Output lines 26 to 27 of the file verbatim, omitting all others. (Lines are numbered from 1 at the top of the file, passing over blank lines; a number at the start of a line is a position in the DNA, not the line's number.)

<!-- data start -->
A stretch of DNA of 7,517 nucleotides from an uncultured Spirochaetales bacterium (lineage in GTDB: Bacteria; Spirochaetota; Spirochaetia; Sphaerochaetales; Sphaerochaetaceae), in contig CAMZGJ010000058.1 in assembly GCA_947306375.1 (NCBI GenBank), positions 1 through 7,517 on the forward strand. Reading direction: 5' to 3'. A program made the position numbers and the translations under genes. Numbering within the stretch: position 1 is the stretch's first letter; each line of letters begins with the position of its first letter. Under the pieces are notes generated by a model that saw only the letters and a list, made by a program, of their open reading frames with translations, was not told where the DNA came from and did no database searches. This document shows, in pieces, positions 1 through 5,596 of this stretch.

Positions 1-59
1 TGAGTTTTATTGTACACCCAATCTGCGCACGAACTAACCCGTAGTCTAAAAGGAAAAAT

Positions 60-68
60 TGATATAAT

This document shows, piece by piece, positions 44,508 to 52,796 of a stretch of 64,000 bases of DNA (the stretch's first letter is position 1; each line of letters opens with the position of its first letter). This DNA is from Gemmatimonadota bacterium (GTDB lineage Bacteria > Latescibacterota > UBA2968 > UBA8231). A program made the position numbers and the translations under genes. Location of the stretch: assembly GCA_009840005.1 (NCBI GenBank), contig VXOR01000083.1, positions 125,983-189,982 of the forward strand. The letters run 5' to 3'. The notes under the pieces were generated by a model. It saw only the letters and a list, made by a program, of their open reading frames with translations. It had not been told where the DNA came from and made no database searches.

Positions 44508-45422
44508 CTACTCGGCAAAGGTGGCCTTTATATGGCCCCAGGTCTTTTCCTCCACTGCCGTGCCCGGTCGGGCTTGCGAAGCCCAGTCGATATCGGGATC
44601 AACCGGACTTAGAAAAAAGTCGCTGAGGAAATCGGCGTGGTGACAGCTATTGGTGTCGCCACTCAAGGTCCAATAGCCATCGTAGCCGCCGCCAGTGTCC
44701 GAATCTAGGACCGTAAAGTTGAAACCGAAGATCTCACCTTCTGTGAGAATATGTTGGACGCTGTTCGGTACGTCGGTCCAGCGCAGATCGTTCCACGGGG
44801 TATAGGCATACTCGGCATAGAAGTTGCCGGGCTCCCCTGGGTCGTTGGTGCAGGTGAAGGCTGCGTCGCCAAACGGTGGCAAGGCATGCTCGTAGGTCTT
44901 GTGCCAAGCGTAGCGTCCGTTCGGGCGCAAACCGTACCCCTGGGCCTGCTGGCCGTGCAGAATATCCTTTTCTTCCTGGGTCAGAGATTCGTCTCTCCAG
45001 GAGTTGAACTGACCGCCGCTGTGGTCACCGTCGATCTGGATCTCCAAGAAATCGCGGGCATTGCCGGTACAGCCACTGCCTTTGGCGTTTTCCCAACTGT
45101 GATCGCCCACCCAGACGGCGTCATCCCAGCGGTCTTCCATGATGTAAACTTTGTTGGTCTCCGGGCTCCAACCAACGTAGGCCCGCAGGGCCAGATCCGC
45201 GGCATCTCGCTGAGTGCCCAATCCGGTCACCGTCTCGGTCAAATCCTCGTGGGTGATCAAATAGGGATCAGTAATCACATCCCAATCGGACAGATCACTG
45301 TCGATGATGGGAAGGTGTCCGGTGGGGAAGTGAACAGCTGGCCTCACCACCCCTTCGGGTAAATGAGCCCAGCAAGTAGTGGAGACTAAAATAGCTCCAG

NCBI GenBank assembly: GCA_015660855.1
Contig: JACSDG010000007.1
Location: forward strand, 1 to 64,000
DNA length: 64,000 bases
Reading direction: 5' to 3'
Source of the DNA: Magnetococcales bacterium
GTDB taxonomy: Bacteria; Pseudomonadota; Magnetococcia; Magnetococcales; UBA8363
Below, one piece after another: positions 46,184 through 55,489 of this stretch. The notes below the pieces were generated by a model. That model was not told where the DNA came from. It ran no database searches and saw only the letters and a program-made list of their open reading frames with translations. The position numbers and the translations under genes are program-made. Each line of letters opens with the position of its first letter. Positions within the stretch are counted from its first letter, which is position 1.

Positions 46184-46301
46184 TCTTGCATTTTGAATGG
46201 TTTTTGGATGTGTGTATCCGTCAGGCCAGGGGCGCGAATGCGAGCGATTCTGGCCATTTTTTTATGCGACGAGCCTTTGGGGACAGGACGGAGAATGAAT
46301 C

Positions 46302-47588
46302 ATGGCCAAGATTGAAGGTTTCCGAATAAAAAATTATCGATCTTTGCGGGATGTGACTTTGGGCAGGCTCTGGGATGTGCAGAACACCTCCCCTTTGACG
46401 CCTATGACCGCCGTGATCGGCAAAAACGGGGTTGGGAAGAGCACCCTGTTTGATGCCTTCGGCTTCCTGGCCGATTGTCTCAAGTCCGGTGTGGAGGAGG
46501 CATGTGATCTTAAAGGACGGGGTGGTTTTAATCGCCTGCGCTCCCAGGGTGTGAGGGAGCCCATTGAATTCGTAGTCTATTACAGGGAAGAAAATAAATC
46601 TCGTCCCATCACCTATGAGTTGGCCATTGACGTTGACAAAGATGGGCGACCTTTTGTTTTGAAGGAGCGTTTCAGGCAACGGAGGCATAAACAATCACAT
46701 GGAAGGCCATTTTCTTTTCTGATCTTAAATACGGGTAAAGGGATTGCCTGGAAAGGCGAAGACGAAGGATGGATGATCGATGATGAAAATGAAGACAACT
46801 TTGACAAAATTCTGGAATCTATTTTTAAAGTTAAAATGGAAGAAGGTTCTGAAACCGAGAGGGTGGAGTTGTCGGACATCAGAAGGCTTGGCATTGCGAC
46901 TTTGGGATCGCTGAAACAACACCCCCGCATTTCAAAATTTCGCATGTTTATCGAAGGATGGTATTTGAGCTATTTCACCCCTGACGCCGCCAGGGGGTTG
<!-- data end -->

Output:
46184 TCTTGCATTTTGAATGG
46201 TTTTTGGATGTGTGTATCCGTCAGGCCAGGGGCGCGAATGCGAGCGATTCTGGCCATTTTTTTATGCGACGAGCCTTTGGGGACAGGACGGAGAATGAAT